These metaphors refer to the blindness to the truth. Neither Lear nor Gloucester see the truth in the beginning of the play, but rather regard the truth as lie and vice versa. The constant reference to blindness in the play shows the importance of this flaw of the two characters. The fact that they are blind to the true characters of their children leads them to their tragic
Macbeth is a play about subterfuge and trickery. Macbeth, his wife, and the three Weird Sisters are linked in their mutual refusal to come right out and say things directly. Instead, they rely on implications, riddles, and ambiguity to evade the truth. Macbeth’s ability to manipulate his language and his public image in order to hide his foul crimes makes him a very modern-seeming politician. However, his inability to see past the witches’ equivocations—even as he utilizes the practice himself—ultimately leads to his downfall.
The effect of ignorance of seeing the truth can be seen when Teiresias tells Oedipus, “You with your precious eyes, / you 're blind to the corruption of your own life” (470-471). Sophocles uses situational irony in this quote as even Teiresias, a true blind from birth, can see that Oedipus is blind to his own life. This shows the reader how deeply lost Oedipus is in his own blindness. In the play the main cause of this blindness is hubris. Teiresias is physically blind but one would consider Oedipus eyeless as he can’t see the true power of god and thinks of himself as an immortal.
Lear contemplates the miserable state of Edgar (disguised as Tom) whose poverty and nakedness reflect how gods are cruel and unjust to them. Again he asks heavens to be more just with them: "…O, I have ta 'en Too little care of this! Take physic, pomp, Expose thyself to feel what wretches feel, That thou mayst shake the superflux to them, And show the heavens more just." (III.vi.32-41). In fact, King Lear did not really think about the plight of homelessness.
There is one weakness I cannot however admire Hamlet for. I may appreciate his mystery and his strength of mind, but I will never understand his lack of concern for the state of Denmark. As Hamlet was once next in line for the throne, and is still considered the heir due to Claudius ' lack of a son, you would think that he would show a little care for the place he would have and still will rule. Instead, he seems more concerned with the activities taking place between his mother 's "incestuous sheets" than Denmark 's welfare. Even though the watchman Marcellus came to the conclusion that "Something is rotten in the state of Denmark", Hamlet forms no such ideas.
Let’s start at once” (Huxley 141). Huxley manipulates this significant encounter to establish John’s peculiar nature and foreshadow his incompatibility with society, as seen by his incoherence to Bernard. John’s Shakespearean values shine later in the novel when Lenina desires him, but John resists, dutifully quoting, ‘If thou dost break her virgin knot before all sanctimonious ceremonies may with full and holy rite…” (Huxley 195). In Huxley’s dystopia, Shakespeare’s concepts of marriage, commitment, and restraint are obsolete, so Lenina is left frustrated and confused: “For Ford’s sake, John,” she demands, “talk sense. I can’t understand a word you say” (Huxley 195).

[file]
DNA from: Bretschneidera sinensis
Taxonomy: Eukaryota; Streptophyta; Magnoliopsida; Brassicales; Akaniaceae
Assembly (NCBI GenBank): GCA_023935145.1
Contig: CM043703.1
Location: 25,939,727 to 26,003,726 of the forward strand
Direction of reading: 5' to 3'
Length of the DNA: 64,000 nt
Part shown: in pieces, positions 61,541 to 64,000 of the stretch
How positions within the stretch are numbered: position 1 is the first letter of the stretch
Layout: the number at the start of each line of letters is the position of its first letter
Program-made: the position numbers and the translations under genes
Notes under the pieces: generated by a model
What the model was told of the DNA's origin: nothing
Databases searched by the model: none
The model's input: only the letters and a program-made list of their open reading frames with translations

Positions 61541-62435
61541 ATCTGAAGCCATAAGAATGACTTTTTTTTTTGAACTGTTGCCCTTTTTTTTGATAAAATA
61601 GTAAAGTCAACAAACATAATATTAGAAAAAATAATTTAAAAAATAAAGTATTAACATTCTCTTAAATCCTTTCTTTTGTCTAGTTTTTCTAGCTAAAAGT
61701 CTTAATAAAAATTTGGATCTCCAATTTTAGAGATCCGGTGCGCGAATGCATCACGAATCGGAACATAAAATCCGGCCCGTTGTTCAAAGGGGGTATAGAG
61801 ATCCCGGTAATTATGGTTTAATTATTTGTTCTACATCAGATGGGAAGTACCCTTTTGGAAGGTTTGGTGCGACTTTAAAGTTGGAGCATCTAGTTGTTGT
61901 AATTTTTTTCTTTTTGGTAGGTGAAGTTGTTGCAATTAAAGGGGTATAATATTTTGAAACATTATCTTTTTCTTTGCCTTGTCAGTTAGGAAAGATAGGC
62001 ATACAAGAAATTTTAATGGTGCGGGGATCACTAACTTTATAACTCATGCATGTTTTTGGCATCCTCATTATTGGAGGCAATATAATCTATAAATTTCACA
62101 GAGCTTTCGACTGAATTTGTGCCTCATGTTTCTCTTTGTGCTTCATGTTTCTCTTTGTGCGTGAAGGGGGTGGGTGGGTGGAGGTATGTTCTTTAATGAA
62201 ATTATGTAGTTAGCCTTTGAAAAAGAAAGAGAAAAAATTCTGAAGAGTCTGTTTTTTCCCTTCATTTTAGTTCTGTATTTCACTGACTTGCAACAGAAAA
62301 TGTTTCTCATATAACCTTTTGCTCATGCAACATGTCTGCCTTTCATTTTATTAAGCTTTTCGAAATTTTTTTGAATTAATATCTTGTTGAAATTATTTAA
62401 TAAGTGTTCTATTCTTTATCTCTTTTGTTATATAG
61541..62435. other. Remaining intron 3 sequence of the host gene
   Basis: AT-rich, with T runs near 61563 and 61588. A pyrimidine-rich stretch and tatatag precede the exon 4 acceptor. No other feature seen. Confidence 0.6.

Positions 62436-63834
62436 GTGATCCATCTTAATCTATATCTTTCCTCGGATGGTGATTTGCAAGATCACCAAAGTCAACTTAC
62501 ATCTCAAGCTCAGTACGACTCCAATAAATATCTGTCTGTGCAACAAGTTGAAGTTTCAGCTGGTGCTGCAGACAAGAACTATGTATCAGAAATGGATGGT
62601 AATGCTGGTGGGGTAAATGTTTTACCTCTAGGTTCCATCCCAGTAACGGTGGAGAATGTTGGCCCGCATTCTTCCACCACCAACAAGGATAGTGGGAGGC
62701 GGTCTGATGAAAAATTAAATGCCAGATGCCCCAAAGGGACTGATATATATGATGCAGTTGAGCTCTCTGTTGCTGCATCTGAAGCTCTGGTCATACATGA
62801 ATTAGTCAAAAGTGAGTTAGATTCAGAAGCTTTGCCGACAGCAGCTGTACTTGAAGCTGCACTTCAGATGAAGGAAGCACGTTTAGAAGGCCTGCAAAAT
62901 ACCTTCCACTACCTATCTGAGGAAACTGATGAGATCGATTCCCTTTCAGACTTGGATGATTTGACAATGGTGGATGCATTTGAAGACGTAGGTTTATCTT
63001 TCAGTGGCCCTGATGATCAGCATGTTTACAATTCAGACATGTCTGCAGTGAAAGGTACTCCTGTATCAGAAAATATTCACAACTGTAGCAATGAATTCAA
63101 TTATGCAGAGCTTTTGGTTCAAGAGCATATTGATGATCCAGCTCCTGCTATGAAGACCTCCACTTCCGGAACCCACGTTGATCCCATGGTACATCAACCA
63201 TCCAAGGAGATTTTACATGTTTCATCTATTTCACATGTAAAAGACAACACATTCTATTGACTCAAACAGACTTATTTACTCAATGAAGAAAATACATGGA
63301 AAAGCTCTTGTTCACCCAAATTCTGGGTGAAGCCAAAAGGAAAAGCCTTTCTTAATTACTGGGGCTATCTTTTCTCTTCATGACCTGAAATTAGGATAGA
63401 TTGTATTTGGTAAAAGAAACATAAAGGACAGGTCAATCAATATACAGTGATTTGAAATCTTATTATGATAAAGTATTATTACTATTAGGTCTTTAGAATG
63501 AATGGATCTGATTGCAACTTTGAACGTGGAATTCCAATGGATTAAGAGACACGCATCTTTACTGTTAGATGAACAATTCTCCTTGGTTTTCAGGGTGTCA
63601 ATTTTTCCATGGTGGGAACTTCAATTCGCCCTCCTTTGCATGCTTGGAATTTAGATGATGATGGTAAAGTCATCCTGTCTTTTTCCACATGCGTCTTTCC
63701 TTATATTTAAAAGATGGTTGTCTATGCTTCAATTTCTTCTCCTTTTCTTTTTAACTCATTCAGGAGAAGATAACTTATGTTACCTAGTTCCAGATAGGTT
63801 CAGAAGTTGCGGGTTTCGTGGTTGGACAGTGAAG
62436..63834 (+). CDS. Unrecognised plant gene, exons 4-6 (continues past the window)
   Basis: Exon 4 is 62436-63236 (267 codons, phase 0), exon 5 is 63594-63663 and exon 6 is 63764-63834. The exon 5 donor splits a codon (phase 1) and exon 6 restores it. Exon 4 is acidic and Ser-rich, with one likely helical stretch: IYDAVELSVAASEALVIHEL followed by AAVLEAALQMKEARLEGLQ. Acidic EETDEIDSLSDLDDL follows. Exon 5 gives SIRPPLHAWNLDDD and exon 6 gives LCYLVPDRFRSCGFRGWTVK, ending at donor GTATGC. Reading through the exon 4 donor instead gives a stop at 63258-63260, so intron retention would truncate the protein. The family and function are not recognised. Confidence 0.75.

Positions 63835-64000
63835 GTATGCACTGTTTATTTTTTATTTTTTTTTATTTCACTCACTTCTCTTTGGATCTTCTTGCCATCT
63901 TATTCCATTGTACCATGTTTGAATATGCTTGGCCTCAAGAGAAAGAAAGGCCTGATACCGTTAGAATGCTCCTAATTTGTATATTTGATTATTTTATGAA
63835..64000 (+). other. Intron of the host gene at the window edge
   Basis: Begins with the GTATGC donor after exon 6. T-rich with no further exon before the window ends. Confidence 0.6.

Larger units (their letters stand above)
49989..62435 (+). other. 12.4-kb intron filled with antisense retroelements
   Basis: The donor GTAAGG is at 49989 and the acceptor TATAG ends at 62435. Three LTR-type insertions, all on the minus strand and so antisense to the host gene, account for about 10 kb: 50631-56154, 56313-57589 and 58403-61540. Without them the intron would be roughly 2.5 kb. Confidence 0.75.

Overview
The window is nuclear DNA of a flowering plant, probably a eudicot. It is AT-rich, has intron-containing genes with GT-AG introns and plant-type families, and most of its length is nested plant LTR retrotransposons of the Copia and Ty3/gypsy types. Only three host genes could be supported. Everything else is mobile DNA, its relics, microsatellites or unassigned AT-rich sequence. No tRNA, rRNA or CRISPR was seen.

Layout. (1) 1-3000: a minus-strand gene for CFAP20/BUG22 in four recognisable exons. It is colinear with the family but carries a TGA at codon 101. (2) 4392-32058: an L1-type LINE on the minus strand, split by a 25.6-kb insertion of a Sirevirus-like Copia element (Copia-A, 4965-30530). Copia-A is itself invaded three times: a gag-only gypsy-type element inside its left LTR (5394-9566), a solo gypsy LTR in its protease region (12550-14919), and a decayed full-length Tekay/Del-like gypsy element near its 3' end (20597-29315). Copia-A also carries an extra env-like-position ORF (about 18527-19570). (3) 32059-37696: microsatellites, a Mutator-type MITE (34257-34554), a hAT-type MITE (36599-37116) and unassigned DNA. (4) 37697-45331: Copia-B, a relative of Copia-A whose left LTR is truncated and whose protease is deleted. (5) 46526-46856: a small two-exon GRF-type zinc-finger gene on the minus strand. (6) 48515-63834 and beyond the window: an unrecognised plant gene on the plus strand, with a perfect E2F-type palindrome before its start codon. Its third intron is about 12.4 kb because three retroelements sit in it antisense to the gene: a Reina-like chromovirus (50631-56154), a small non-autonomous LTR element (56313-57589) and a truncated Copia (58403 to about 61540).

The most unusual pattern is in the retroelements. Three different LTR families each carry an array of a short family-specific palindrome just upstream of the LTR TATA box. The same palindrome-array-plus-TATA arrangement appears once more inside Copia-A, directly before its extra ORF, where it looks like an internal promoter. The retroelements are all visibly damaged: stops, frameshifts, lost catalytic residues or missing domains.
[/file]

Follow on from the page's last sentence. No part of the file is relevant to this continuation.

Lear's decision to divide his kingdom is dependant only on the level of flattery his daughters show before him. Due to the lack of flaunting Cordelia displays, Lear banishes her as he proclaims, "... for we/ Have no such daughter, nor shall ever see/ That face of her again. Therefore be gone/ Without our grace, our love, our benison" (I.I.265-267). Lear is easily mislead by the false praise his two eldest daughters, Goneril and Regan, give him and is unable to see Cordelia's true loyalty. In the intensity of his wrath, Lear feels that what he is doing is right though in actuality, he fails to see that his ignorance has brought him to powerless position.
Abigail is clearly the villain of the story, as she is selfish, vengeful, and manipulative. She feels no remorse for her actions. whereas Elizabeth tends to act more in a socially acceptable manner, and feels some sort of guilt for trying to cover and protect her husband. But it is John who carries the fatal flaw; his affair with Abigail. Near the end of the play, John signs a confession that he consorted with the devil, but he eventually tears it up because he realizes that his integrity is more important than keeping a good name.
He shows arrogance and pride. The narrator points out that he hated being wrong, but still tries to reach out to his sister. When Lucy does not answer, he unfairly imagines her “sulking somewhere” One his way back, he meets Lucy and he only tells her that he had been looking for her instead of apologizing. He does not genuinely ask for forgiveness. When Lucy tells Edmund that the White Witch is evil and untrustworthy, he disregards her opinion and convinces himself that she is
He doesn’t value Katharina as her Bride and only sees her a challenge to be conquered. He treats her cruelly and is shown in believing traditional orthodox patriarchal male dominant character. Bianca – She is the sister of Katharina and is complete anti-thesis of her sister. She is the one suitor’s line up for but due to the ridiculous condition put up by Baptista, they cannot. She is shown to be submissive and materialistic qualities of her which are despised by her sister